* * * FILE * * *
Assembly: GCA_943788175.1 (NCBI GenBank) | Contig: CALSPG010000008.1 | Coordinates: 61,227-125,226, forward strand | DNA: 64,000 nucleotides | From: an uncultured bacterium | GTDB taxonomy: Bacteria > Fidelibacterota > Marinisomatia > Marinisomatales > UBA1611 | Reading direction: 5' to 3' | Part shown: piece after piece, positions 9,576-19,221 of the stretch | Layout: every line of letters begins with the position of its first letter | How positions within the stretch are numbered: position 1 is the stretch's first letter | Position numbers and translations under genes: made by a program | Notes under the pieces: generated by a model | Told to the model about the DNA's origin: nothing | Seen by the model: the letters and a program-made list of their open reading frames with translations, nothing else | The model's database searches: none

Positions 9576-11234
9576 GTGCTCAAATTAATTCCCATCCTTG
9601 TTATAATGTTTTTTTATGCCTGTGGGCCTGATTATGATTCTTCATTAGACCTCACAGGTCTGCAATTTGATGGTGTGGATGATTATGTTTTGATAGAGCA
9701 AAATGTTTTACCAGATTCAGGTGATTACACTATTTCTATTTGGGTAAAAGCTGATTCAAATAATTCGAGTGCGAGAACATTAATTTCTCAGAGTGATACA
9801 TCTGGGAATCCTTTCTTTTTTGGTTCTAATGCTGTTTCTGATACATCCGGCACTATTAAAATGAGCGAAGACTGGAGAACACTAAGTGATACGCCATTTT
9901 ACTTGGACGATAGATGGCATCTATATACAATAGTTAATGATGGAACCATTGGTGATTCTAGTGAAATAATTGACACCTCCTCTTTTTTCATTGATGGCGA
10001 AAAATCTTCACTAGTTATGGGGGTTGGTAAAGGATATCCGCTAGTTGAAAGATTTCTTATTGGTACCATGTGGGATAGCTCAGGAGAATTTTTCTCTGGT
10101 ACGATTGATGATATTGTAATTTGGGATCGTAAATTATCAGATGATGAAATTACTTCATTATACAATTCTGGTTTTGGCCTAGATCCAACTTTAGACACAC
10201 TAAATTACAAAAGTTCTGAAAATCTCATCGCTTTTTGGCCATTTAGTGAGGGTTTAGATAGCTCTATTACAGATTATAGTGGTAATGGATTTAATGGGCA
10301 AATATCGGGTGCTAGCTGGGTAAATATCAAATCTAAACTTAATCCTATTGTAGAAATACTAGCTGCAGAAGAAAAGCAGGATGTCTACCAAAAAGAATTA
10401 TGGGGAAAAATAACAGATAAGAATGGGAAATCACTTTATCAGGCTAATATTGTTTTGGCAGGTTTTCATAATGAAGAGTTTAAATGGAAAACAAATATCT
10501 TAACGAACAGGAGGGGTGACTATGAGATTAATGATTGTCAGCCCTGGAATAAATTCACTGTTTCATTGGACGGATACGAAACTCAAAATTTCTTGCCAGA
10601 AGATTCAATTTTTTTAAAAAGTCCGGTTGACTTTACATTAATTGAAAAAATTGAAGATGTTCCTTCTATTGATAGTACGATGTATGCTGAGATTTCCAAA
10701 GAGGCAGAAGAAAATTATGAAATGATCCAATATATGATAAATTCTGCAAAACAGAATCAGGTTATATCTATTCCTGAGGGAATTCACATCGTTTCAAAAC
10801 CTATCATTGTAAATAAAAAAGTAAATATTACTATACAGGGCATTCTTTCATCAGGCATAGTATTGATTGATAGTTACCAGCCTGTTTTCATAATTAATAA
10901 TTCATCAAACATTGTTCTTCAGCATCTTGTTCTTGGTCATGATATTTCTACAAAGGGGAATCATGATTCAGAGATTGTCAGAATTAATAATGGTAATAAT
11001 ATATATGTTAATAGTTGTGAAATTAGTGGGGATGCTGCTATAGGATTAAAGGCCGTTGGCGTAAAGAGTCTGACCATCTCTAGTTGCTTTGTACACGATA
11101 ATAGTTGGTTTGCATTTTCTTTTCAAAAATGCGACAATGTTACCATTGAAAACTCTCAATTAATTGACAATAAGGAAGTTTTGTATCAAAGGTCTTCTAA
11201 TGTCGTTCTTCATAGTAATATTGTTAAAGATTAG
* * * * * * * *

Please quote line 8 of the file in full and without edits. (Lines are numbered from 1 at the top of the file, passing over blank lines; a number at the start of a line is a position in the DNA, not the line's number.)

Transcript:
10001 AAAATCTTCACTAGTTATGGGGGTTGGTAAAGGATATCCGCTAGTTGAAAGATTTCTTATTGGTACCATGTGGGATAGCTCAGGAGAATTTTTCTCTGGT